Docs is Google's word processor app and is the best place for on and offline writing built into the Chrome OS platform and also available to anyone else on the web. It allows for a wide array of functions and control over your text and the embedding of many kinds of media in the documents. It also allows simultaneous collaboration on the document which makes it great for academia - I used it on my IT course for late night online brainstorming revision sessions.
Google Docs uses its own file type which means that to edit documents away from the Chromebook I have to use the Google Docs online website in the browser, or in the Drive app on mobile devices. I would much prefer if these Drive apps were taken over to OS X or Windows as well, but that would probably be quite an undertaking, although I have seen a few possible workarounds, at least on OS X. I find it simpler to just open a text editor on that platform and save it to Dropbox or in the Drive folder and work on it later instead.
Docs is nowhere near as feature-filled as Microsoft's Word, but it works great for me as I can just concentrate on the words I'm typing. There are some minor annoyances I have with it, like being unable to insert pictures from the downloads folder on the Chromebook, instead requiring them to be uploaded to Drive, or the lack of spell-check when offline, but I find it more than sufficient for my uses.
This is really just a link to the Blogger website and has no offline capabilities whatsoever, but I only use the site when I’m on the Chromebook, so I felt it worth mentioning. This and Docs work fairly well together, and it even appears that the Blogger site is based off Google Docs itself.
I currently create posts in Docs and then copy the text over to Blogger to post on this blog. I find it work pretty well bar a few annoyances, for example, copying a post with photos already embedded in the document doesn’t always work, nor does it copy over some formatting. This has just taught me to do all of the final work to the posts in Blogger and just concentrate solely on the text while in Docs. I find it works pretty well!
As someone who never formally learned to type, my method has been idiosyncratic at best, and slow at worst. I have spent the last few months trying to relearn how to type properly. While there are some very good interactive websites on the subject, this is an app that also has a full-featured offline mode, that makes it king for me!
While Google have their Play music app where you can store and buy music to listen back to whenever you are online, or a very basic media player built into the Chrome OS, the first only works when online, and the second only plays single songs at a time.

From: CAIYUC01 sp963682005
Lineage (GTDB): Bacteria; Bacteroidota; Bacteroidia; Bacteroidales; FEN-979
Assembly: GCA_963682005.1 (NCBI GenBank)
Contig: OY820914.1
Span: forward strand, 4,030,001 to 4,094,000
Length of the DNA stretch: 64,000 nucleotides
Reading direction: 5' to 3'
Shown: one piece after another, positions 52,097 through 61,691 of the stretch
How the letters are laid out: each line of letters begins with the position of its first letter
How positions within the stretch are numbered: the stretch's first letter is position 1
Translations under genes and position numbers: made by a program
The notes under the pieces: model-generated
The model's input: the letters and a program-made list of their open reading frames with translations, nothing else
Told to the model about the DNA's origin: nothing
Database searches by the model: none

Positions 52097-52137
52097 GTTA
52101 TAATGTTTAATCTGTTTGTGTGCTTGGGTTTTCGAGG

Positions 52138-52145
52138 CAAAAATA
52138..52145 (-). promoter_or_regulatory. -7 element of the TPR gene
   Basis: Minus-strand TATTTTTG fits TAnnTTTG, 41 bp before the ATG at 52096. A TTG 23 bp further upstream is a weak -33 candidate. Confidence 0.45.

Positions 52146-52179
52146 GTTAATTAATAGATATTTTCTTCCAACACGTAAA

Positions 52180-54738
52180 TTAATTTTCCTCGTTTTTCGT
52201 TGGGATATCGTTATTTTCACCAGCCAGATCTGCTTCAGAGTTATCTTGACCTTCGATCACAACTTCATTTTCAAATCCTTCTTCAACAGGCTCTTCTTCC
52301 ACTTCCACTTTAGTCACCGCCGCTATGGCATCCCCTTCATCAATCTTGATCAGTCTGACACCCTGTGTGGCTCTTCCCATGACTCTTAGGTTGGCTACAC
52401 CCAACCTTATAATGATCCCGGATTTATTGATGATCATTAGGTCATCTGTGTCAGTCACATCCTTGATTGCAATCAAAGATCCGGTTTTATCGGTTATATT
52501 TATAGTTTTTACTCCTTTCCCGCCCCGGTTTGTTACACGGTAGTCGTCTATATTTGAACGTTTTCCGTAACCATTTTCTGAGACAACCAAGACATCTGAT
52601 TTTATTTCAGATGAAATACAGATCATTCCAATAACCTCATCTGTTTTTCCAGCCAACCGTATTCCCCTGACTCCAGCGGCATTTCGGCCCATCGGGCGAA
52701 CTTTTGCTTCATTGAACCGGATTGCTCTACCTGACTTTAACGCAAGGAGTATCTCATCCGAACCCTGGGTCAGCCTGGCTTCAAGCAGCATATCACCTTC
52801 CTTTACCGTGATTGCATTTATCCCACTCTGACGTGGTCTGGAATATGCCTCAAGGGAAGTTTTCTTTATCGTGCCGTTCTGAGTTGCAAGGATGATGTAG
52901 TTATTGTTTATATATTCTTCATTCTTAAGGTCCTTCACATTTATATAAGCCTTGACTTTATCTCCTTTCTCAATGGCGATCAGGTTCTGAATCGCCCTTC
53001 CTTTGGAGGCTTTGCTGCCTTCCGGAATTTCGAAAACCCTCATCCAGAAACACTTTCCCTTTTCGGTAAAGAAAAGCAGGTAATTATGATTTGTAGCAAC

This is the best of the offline music players I have found so far. It allows the user to add albums and create playlists from music in their file hierarchy. It isn’t as pretty or as feature-rich as iTunes, Winamp, Windows Media Player or Zune but when I don't have my iPhone or iPod with me, it's a great little stop-gap!
This app has access to my Dropbox files and can open all of the .txt files I have stored there. This makes it easy to see and edit my To Do Lists and other files I have there. The app is fairly basic and far simpler than GDocs, with no auto-save or offline usage, but it does allow for tabbed files open at once, which I find very convenient.
I have found that I use it less and less now I have swapped back to using an iPhone rather than a Windows Phone, as there are some great apps for Dropbox text editing available there. That is probably a post in itself!
This is a Chrome Twitter app that is actually awesome, especially for free! I love that I can have several different columns which I can fill with whatever content I want and order how I like. It lets me see a great deal of information all at once, and I often have it open when I’m not working to just get the updates to my feed.
Chrome Remote Desktop
This app made it very easy to access my iMac while I was away from my flat. It allowed me to control the computer from the Chromebook, and allowed me to use my Mac apps to do things that I simply couldn’t do on my Chromebook. It also meant I could copy things into my Dropbox folder and access them on the web in a matter of seconds or minutes. Not bad at all!
Overall I have found these apps to be the ones I use the most. While I have everything in a Dropbox-orientated environment, the Chromebook is not really able to truly “shine” as a 100% integrated part of my workflow. At the same time I find the separation of my Chrome stuff and my Dropbox stuff usually works quite well, so perhaps I shouldn’t complain too much!